Lasting Powers of Attorney for Property and Financial Affairs

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By Deborah Cable


An attorney appointed under a Lasting Power of Attorney (LPA) for Property and Financial Affairs will have a number of obligations and duties to follow carefully.

The overriding principle is that the attorney must act the in the ‘best interests’ of the person for whom they are acting (the donor). This applies to the management of investments and the making of gifts as well as other more day-to-day decisions such as paying bills.

In connection with the process of decision making the Mental Capacity Act 2005 requires the attorney to consider what would be in the donor’s best interests; to allow the donor to participate in the decision making as is possible; and to consider the donor’s past and present wishes and feelings, beliefs and values before reaching a decision. It is not simply the case that an attorney can do anything that the donor could have done had he or she had the capacity! A person with mental capacity is at liberty to make unwise, risky or morally dubious financial decisions, as much as their friends and family may wish they would not. An attorney, on the other hand, must be able to demonstrate that any action they take is in the best interests of the donor.

Attorneys and Inheritance Tax Planning

In the light of ‘Best Interest’ Inheritance Tax Planning is somewhat restricted for attorneys and extra care needs to be taken to make sure they are not exceeding their authority.

Attorney’s powers are, for example, particularly restricted when it comes to making gifts.

IHT planning by making gifts works by reducing the value of the estate so that less IHT is payable. This can be effective provided that the donor survives seven years after making the gift.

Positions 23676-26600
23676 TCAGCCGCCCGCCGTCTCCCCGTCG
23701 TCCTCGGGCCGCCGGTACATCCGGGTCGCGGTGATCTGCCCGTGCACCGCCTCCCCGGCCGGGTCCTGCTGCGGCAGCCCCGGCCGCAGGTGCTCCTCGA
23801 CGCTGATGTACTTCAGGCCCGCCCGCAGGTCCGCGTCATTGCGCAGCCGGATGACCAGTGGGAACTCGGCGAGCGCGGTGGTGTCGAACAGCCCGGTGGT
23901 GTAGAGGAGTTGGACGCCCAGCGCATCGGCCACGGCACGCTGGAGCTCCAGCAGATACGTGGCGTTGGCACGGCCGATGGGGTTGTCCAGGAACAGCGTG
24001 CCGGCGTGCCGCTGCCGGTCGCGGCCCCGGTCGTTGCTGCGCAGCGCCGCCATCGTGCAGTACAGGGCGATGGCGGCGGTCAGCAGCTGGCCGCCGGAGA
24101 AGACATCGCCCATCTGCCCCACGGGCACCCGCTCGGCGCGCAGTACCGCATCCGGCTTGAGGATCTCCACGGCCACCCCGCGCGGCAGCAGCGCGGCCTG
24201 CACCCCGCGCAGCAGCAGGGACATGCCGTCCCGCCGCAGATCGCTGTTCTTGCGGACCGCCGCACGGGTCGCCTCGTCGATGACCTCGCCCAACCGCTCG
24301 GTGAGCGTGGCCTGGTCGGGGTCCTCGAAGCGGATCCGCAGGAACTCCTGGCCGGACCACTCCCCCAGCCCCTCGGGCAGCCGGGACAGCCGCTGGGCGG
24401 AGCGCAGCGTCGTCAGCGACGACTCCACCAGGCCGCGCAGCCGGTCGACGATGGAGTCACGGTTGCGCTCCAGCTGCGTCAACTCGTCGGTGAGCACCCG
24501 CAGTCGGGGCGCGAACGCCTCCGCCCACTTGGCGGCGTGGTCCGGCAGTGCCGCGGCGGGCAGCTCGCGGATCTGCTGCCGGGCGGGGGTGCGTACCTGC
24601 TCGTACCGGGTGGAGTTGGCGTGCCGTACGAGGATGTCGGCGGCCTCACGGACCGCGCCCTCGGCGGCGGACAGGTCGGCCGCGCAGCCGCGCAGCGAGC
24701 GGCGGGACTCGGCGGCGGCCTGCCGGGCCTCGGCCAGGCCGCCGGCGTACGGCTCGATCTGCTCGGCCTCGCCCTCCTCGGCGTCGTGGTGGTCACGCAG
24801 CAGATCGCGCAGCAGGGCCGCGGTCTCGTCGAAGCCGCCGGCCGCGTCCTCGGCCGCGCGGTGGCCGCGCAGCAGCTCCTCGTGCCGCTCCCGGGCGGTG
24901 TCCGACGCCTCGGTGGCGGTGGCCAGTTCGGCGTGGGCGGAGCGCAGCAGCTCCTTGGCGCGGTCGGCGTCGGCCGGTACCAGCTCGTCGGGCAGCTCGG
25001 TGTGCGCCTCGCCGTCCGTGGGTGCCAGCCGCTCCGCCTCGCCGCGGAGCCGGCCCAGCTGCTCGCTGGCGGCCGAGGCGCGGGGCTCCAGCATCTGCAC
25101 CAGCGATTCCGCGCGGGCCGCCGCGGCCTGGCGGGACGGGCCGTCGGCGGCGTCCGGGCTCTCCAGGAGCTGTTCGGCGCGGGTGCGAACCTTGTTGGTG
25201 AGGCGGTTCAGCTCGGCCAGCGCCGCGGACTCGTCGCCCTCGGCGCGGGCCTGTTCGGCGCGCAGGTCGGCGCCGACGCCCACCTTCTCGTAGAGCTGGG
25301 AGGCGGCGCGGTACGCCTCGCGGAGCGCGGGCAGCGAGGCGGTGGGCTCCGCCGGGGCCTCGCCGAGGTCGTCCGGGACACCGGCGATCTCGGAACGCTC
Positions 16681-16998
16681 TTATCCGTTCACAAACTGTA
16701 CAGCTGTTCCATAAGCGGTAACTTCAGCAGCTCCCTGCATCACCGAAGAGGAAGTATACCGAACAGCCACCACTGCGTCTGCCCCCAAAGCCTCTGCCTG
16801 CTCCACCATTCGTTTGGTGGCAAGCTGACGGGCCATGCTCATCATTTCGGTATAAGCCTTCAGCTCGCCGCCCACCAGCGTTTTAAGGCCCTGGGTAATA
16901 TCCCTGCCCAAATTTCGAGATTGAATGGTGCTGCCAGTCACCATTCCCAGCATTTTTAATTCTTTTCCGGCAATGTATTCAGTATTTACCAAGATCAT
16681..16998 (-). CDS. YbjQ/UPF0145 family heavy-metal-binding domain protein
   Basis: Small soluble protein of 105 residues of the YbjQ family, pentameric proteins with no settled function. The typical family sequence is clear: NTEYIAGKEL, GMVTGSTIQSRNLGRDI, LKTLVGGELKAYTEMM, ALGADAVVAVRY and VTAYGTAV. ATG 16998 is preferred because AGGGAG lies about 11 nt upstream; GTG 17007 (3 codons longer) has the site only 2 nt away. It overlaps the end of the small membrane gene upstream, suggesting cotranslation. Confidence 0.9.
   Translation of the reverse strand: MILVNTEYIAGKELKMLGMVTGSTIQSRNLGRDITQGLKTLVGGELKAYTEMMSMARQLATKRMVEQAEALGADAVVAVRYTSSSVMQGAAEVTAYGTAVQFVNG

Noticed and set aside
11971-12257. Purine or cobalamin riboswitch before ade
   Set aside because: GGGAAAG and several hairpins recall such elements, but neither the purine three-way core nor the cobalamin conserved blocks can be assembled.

Generally speaking, an attorney may only make gifts on the donor’s behalf on ‘customary’ occasions, such as birthdays and weddings and the size of the gifts has to be ‘reasonable’. So unless the donor was in the habit of making regular lavish gifts before they lost capacity, this limited power will not help with IHT planning.

Attorneys are also allowed to make gifts that fall within the annual exemption of £3,000. This is of fairly limited assistance with IHT planning.

Any gift which is significant enough to be useful for IHT planning purposes will almost certainly need to be approved by the Court of Protection. Evidence will need to be provided as to the donor’s background and finances and so that the Court can weigh up various factors. These factors include:

  • How much the investment or gift is;
  • How big the estate is and whether there will be enough left over to last for the donor’s for the rest of their lifetime;
  • Who the recipient is and whether the gift would result in unfair treatment of different family members;
  • What the donor’s Will says and whether making the investment or gift would override their wishes; and
  • What the donor’s own wishes and feelings are likely to be.

Whether or not the Court will agree that the gift is in the donor’s best interests will very much depend on the individual facts. For example, if the donor has a long history of being financially astute and, before they lost capacity, took care to arrange their affairs in a tax-efficient way then actions to reduce IHT on death is more likely to be authorised. It should not, however, be assumed that the saving of inheritance will automatically be considered to be in the person’s best interests.